It’s my understanding that the radiused square ones are really handy for turning inside larger bowls (which I have not attempted yet).

-- If you're going to stir the pot, think BIG spoon or SMALL boat paddle. David Grimes, Georgia

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David Kirtley

1286 posts in 4075 days

#3 posted 11-05-2011 08:34 AM

Also when you have the tools like that where you can attach inserts, you can also make custom shapes (Like if you were going to make a chess set and needed a bunch of identical parts.)

I suggest putting a ferrule around the handle when you mount the holders to the handle. I just go down the plumbing aisle and pick up nuts for brass compression fittings. They just thread right onto the wood and then you can get fancy and turn them round if you like. You can also use copper pipe fittings. You can do it with ferrous fittings but it introduces side effects you don’t want to deal with until you get more experience (think long spinning razor blades)

Another nice addition is a chuck or collet holder that threads onto the headstock. Then you can do things like put the tool holder into a piece of wood, stick it through the spindle and turn the handle with it attached to the holder already. A tap that matches your spindle is another great addition. Then you can just screw things onto the spindle directly to turn them and doesn’t have the spinny bits that go whack when you hit them with the tools like chucks do. :)

-- Woodworking shouldn't cost a fortune:

View hairy's profile


3275 posts in 4609 days

#4 posted 11-05-2011 02:41 PM

Capn Eddie’s videos are among the best on the net. He’s a lumberjock.

-- You can lead a horse to water, but you can't tie his shoes. Blaze Foley

View CharlieM1958's profile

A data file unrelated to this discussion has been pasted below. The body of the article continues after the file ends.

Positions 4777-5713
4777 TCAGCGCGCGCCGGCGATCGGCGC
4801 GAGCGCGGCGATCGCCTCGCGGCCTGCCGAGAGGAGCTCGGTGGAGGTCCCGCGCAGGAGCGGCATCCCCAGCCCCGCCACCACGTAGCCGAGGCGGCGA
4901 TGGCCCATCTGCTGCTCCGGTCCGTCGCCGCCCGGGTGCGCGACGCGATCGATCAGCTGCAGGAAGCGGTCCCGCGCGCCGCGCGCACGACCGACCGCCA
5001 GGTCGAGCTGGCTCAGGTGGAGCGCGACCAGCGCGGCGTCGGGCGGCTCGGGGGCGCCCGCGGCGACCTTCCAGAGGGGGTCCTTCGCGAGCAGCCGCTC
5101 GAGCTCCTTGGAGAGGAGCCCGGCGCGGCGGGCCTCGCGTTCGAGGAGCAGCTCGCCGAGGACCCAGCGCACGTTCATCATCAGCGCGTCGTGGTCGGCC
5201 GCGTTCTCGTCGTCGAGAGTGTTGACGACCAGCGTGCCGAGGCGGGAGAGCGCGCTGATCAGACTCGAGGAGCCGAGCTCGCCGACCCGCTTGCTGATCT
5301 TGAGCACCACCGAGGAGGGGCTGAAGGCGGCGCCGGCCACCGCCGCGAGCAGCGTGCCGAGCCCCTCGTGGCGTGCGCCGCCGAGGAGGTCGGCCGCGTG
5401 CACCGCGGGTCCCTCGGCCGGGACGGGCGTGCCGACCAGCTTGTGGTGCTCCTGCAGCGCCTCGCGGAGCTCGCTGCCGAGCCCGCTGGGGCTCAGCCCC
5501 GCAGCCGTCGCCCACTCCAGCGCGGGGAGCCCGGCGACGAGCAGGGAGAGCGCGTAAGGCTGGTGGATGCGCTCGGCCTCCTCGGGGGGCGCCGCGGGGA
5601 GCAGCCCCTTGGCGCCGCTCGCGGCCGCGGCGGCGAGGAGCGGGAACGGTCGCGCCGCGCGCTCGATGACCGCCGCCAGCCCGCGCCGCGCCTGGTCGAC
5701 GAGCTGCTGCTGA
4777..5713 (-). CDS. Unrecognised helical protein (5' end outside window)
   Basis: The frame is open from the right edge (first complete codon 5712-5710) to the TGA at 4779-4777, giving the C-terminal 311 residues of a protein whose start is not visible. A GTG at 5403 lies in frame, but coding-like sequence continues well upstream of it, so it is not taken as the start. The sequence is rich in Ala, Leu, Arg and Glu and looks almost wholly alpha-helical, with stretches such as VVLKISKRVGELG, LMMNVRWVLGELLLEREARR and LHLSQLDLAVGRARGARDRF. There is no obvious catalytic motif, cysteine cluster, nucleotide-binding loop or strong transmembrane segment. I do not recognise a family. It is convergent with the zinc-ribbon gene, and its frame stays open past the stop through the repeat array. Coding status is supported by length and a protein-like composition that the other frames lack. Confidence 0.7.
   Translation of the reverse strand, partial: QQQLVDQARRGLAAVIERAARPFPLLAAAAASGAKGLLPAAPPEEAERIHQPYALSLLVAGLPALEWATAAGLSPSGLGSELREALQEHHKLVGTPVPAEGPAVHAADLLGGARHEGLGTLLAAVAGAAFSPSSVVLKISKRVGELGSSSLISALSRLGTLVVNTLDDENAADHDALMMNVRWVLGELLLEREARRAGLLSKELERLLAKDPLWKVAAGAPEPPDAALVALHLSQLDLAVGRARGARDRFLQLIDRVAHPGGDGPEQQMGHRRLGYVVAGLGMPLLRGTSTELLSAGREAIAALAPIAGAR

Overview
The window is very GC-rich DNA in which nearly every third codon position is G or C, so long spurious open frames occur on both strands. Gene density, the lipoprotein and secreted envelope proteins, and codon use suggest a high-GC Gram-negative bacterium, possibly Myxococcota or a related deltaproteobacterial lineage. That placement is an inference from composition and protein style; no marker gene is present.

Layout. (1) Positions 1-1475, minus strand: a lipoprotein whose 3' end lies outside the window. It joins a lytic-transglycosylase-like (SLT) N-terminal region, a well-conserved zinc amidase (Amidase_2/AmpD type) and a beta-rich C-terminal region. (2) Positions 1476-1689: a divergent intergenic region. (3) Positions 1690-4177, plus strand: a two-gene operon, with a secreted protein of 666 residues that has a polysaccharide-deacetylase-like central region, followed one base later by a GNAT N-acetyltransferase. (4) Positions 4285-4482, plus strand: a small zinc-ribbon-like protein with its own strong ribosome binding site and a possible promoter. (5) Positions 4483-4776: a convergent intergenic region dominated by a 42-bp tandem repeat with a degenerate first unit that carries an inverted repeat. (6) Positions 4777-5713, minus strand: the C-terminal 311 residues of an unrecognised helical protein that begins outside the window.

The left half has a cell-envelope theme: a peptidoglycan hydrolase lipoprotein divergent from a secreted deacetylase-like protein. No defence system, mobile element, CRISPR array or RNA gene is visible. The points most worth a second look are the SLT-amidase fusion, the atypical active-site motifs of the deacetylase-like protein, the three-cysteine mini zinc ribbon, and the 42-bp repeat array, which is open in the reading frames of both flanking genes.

16292 posts in 5295 days

#5 posted 11-05-2011 03:14 PM

Good info, David. I have a couple of the Easy Wood tool and I love them, but they are a bit pricey. Good to know the make-your-own solution is workable.

And best of all, thanks to Hairy posting the link, I just found out Cap’n Eddie lives about 15 minutes from me!

-- Charlie M. "Woodworking - patience = firewood"

View SASmith               's profile


1850 posts in 4064 days

#6 posted 11-05-2011 07:54 PM

Looks like you’re all set to turn for several years.
I made my own carbide tipped turning tools.
All the projects I have posted to LJs were made with DIY turning tools.
I started with cheaper inserts and recently ordered some easywood carbide inserts and they are far superior to the generic ones I started with.
Good luck with your adventures in turning.

-- Scott Smith, Southern Illinois

View GerryMurray's profile


22 posts in 3769 days

#7 posted 11-06-2011 02:29 PM

David, good stuff! I have gone the homemade tool route myself, with a little direction from david ellsworth and taking it from there.I too, like the idea of the EWT, however to cost is prohibitive!
If you could supply the web site for the tools and the cutting heads it would be great! Big guy productions not right. you should try the unhandled chisels from Doug Thompson, great tools, stay sharp a lond while!!!
Inexpensive, make your own handles.
Any questions give me a shout! thanks gerry

View StumpyNubs's profile


7851 posts in 3877 days

#8 posted 11-06-2011 03:49 PM

MAN- You beat me to that! I’ve been planning on making my own ever since those tools came out a couple years ago! GREAT WORK!

By the way, EVERYONE please do me and Charles a favor: click over to the Charles Niel vs Stumpy Nubs contest thread and help judge the boxes! Then come back here and continue your discussion with the warm inner feeling of having done another good deed…

-- Subscribe to "Stumpy Nubs Woodworking Journal"- One of the crafts' most unique publications:

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David Grimes

2080 posts in 3717 days

#9 posted 01-04-2012 12:14 AM

@cr1, you still start slightly high and lower until the edge is peeling the curls at the sweet spot. The main difference is the speed and smoothness of the cutting (to me, anyway). I believe if I had a race with myself, the new tool would be twice as fast and a smoother finish (before sanding).

-- If you're going to stir the pot, think BIG spoon or SMALL boat paddle. David Grimes, Georgia